Even Shaq suffered under the bright lights at the free throw line. Many different shooting coaches were brought in to help him improve his form and he learned to shoot a high percentage from the line in practice. But in a game situation, “hack a Shaq” was the motto of opposing teams as the game tightened up. Why did Shaq struggle from the line? He was so skilled and yet even he felt the weight of the audience. How much more pressure does a teen feel when stepping to the line in front of his girlfriend, parents, and classmates?
It turns out that we all have a tendency to fall victim to the ‘spotlight effect.’ Whether we are coaches, parents or players, we all believe that other people are really attending to what we are doing. It is within our nature to grossly overestimate how many people notice something about us. There have been many psychology studies conducted that support this phenomenon. The research attributes much of the spotlight effect to egocentrism – the idea that we are all the center of our own universe and our existence is built from our own experiences and perspective. But other people are also the center of their own universe and focused only on their own things. So it is easy for us to notice our mistakes on the court and think everyone else noticed them too, even though fans might be more focused on their own hunger, girlfriend, or spilt drink.
With limited experience in the world, teens are the most prone to the struggle under the spotlight. Students often want to skip school because of the new pimple on their nose or will only attend wearing name brand gear. The spotlight effect can really impede our confidence and ability to move past our mistakes. What if Shaq had reminded himself when he stepped to the line that most people were buying popcorn, talking to their friend, looking at a cheerleader, or checking out their cell phone and were not focused on him? Even the acknowledgment of the spotlight effect will help athletes perform better and succeed when they think everyone is watching.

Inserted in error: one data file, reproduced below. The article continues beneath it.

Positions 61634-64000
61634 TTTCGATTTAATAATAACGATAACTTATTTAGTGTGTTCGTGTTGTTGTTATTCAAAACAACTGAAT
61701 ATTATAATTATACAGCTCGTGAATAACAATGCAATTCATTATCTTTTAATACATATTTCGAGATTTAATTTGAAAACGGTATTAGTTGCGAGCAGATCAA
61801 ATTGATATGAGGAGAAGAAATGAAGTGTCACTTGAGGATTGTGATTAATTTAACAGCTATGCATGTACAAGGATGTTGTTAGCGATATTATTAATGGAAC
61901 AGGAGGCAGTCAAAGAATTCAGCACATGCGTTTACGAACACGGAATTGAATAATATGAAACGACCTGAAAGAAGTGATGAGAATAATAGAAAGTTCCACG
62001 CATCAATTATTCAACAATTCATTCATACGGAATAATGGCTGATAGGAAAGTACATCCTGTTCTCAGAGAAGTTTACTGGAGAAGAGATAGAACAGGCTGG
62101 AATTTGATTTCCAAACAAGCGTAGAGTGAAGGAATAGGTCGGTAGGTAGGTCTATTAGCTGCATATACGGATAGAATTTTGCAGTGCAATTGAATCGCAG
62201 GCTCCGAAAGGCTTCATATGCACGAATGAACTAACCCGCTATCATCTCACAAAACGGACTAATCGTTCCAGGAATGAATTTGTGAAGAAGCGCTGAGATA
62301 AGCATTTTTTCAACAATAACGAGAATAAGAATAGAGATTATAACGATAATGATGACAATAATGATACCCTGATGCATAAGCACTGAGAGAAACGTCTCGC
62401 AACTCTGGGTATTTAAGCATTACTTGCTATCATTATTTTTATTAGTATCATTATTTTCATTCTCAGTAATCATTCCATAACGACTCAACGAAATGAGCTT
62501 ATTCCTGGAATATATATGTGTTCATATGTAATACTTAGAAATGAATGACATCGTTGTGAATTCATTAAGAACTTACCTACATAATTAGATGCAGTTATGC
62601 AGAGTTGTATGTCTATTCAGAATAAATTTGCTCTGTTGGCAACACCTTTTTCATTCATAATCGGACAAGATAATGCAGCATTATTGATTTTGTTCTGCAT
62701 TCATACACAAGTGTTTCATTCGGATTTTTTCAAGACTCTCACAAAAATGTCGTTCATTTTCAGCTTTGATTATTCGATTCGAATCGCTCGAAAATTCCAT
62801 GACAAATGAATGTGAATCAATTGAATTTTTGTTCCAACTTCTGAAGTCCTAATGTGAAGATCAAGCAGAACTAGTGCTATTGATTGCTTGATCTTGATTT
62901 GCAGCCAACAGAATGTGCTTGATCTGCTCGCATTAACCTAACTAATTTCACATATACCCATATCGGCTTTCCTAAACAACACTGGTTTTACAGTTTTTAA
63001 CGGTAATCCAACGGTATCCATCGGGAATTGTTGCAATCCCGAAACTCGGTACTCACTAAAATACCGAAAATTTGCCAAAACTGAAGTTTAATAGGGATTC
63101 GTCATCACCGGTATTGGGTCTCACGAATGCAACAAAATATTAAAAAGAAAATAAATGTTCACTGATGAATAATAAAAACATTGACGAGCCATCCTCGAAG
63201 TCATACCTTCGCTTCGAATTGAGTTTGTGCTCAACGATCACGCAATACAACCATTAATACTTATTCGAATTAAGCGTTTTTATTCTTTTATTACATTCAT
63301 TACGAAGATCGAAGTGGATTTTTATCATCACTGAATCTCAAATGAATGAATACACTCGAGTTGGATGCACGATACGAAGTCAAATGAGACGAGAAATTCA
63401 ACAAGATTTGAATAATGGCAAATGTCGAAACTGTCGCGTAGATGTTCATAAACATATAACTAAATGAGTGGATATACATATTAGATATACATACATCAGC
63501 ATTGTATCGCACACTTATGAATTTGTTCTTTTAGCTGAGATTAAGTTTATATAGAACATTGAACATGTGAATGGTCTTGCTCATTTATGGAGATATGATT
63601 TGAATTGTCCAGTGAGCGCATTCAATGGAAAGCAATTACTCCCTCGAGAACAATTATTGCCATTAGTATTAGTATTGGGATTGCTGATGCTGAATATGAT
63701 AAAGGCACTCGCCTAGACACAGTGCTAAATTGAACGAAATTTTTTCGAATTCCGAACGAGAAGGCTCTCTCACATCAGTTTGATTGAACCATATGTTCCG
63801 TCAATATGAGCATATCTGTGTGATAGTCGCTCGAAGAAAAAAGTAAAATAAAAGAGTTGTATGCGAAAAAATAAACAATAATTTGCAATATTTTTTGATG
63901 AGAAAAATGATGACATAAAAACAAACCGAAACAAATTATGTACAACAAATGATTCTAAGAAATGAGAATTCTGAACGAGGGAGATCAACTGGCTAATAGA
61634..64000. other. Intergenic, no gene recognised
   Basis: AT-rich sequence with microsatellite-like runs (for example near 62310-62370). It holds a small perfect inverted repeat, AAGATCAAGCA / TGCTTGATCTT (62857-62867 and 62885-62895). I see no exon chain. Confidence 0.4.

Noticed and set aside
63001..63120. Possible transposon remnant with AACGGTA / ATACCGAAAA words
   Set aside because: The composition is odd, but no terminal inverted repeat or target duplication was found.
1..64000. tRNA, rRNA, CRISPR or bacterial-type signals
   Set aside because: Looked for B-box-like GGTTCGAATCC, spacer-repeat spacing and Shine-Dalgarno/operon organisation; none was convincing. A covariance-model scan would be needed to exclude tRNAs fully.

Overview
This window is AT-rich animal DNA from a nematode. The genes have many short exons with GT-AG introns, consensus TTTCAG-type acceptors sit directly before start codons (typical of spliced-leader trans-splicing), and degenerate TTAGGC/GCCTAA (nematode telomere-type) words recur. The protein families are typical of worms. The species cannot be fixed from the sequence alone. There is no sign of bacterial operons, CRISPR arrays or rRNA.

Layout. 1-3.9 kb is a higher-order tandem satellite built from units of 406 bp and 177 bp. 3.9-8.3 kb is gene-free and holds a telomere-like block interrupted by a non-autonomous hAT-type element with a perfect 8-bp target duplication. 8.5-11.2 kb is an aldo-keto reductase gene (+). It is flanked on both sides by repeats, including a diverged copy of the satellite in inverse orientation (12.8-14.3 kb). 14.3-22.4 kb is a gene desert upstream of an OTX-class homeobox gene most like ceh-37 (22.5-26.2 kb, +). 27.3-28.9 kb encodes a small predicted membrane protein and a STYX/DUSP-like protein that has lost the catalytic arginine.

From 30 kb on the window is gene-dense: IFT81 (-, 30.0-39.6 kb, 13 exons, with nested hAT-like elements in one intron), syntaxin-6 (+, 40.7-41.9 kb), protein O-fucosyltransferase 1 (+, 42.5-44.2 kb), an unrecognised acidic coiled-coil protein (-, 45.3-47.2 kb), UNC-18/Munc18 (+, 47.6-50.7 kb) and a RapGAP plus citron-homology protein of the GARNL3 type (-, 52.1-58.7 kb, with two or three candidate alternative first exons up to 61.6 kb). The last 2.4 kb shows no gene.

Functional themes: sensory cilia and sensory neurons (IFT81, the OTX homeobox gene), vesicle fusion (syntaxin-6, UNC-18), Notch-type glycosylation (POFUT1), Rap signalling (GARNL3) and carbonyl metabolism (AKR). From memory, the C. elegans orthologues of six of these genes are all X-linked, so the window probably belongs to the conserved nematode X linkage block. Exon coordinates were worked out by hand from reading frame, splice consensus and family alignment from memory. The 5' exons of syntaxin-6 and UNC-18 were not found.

From their website: “Surprise that player or coach in your family with the Swish videos! As you come to know the Swish Method, you’ll see it’s exactly what Curry is doing that sets him apart from others. As you learn and perfect the Swish shot, you will not only shine as a “shooter” – you will also become aware of what the great shooters are doing that helps them excel.“
One of the reasons that sports are so awesome is because in order to be successful you must be willing to challenge assumptions about yourself and others. To improve in athletics you always need to be ready to change and grow. And while this is an easy message for athletes, sometimes coaches can struggle to apply this same flexibility to their own lives.
With years of training others and always needing to be the strong voice in the room it can be hard for coaches to listen. Along with the routine teaching, coaches may also shut down and even become defensive as a result of the predictable challenges from parents, players and administration. Many coaches in fact, often take on a bunker mentality and can become easily stuck within their own approach or philosophy to the game.